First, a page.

Kerstin van Gaalen (ESR 4)
My name is Kerstin van Gaalen, I grew up in Moers, a city located in the western part of Germany. I started my bachelor’s degree in biomedical engineering at the FH Aachen – University of Applied Science in 2011. I finished my master’s degree at the RWTH Aachen in mechanical engineering with the focus in medical engineering and simulation. Afterwards I worked two years as calculation engineer in the field of occupant safety in the automotive industry. I analysed safety systems of vehicles by means of a finite element human body model. Since medical technologies reflect my personal interest more, I wished to work in a more application- and research-oriented field. My academic host is the National University of Ireland Galway and my industry partner is Meotec GmbH in Germany. I am super happy that I am part of the BioimplantITN project, and I am looking forward to the upcoming challenges. By completing this project, I hope I will have gained lots of experience in modelling and experimental characterisation of the degradation process of Magnesium and it will have given me a kickstart in my career.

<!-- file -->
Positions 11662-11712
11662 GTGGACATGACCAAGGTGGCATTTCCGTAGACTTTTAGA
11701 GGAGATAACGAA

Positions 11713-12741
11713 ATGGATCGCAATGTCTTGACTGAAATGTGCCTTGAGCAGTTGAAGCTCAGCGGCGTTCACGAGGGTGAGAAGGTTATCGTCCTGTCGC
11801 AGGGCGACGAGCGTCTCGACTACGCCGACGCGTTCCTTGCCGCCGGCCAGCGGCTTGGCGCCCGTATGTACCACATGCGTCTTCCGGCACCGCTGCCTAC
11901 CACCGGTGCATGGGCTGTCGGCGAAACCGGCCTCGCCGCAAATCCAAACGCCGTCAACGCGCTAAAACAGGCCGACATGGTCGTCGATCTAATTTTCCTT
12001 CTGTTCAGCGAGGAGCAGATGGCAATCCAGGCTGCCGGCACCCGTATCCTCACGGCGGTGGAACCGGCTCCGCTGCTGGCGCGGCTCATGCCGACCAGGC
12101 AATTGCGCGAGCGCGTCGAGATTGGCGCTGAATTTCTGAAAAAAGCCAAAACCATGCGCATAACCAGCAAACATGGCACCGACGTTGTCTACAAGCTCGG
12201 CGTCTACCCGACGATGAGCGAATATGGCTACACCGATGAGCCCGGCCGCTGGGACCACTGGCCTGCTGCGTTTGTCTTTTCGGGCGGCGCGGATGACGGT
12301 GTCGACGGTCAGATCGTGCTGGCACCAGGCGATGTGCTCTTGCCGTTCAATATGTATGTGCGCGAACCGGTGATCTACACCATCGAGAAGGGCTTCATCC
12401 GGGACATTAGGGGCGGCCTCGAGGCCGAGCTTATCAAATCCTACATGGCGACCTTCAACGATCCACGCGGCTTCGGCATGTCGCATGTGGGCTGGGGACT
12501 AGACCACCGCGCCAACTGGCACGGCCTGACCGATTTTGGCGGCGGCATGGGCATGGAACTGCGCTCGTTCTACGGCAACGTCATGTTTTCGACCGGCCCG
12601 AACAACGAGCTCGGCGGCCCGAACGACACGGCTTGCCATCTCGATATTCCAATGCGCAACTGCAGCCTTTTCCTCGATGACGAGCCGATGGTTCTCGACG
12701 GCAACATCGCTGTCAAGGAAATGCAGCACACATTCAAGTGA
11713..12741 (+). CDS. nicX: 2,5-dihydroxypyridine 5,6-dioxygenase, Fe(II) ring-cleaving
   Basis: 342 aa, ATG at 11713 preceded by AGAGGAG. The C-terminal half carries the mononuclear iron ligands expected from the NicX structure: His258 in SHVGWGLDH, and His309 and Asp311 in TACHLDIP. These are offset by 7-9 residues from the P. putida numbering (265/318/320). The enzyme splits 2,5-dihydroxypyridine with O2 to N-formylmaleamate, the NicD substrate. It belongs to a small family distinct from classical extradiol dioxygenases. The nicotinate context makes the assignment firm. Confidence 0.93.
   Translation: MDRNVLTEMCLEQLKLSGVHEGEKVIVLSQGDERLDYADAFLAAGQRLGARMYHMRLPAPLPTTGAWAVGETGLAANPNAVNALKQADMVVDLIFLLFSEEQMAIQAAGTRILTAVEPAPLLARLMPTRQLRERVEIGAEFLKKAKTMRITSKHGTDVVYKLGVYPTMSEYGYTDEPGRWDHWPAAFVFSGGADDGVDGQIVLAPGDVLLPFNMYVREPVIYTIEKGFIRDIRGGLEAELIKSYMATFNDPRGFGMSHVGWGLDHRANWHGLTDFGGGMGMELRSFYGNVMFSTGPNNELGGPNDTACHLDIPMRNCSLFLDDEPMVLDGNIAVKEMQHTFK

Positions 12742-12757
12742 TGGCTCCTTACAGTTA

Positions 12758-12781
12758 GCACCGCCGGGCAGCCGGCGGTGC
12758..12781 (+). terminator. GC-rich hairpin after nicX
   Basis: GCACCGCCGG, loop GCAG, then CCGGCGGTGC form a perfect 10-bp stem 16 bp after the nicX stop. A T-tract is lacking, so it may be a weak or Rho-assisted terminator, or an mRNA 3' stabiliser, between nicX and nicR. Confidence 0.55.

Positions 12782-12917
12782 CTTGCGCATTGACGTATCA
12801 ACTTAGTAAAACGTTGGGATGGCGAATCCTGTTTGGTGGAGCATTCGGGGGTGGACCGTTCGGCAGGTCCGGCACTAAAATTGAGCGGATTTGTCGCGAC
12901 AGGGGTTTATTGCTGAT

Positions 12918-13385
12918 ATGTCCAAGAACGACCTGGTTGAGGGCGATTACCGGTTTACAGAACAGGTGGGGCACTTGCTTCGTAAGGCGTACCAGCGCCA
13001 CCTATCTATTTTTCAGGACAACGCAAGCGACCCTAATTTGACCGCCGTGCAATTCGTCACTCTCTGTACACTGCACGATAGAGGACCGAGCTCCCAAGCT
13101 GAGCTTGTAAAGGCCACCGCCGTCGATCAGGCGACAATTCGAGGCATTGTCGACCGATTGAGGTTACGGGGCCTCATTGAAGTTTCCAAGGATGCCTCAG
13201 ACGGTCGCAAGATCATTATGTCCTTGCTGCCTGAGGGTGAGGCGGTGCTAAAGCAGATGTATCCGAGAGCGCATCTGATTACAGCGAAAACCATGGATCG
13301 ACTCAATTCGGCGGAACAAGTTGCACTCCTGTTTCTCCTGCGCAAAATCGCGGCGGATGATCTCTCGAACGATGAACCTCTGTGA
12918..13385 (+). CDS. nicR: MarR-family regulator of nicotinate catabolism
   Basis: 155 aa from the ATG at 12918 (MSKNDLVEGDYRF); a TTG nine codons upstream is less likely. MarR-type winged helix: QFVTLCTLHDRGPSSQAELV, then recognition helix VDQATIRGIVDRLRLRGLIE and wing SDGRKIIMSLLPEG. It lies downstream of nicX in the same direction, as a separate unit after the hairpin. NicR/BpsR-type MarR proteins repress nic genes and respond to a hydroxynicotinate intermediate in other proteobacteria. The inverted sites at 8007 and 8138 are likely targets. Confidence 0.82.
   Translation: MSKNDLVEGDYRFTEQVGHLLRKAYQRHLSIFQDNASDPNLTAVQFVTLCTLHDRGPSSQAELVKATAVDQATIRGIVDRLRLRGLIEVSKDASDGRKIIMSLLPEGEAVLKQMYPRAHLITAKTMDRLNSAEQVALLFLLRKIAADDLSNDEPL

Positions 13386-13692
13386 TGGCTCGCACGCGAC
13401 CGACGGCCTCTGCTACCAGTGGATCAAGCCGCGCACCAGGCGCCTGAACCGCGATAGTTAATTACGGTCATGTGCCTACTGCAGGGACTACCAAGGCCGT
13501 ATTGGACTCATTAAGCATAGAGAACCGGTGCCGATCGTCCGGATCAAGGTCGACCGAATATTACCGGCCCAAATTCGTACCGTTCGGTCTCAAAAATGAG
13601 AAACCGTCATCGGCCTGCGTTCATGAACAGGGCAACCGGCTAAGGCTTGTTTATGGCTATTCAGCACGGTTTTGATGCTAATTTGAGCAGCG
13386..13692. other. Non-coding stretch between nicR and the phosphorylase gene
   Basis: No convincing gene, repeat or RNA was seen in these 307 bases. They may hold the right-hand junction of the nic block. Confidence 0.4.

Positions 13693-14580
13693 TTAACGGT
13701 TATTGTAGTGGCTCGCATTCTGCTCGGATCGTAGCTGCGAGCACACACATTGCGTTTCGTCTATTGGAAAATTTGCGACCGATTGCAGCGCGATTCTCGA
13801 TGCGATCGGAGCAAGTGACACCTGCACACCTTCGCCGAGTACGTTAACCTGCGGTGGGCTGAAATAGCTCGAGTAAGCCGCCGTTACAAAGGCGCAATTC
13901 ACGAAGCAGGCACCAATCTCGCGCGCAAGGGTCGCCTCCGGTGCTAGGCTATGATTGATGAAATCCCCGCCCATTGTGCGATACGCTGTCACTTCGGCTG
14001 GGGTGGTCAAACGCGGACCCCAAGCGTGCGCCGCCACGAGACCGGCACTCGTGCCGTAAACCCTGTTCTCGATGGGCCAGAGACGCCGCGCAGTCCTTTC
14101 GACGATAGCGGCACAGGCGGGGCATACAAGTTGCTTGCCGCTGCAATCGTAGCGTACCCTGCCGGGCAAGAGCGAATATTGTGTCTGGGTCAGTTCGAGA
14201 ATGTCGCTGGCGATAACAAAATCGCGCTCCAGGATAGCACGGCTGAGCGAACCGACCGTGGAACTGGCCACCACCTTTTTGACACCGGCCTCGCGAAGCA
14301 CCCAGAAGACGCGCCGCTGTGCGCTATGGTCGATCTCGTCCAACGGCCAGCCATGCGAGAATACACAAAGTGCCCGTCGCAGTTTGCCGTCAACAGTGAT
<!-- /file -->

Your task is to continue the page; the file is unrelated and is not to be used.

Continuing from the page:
Magnesium (Mg) and its alloys have been widely discussed for the application as implant material. They provide a good biocompatibility, almost no stress shielding, and they are biodegradable. So, a second surgery, which is necessary using conventional screws, is redundant using magnesium-based implants. Unfortunately, they have a high corrosion rate in the body, due to the aggressive environment and the acting mechanical stress. This can lead to bio-incompatibility in the area of the implant. In order to decrease the high corrosion rate, different modifications of Mg based implants (e.g. different alloying elements, polymeric coating) were discussed in the literature. A promising approach, decreasing the corrosion rate of a Mg based biodegradable material was developed by Meotec GmbH through specialized alloy systems combined with an innovative process of coating. Within the scope of this project the material must be further examined regarding the above described disadvantage. The overarching aim is to predict degradation and long-term mechanical performance of implanted bioabsorbable devices using a predictive modelling framework. Therefore, a finite element degradation model will be calibrated to the used material by means of experimental tests.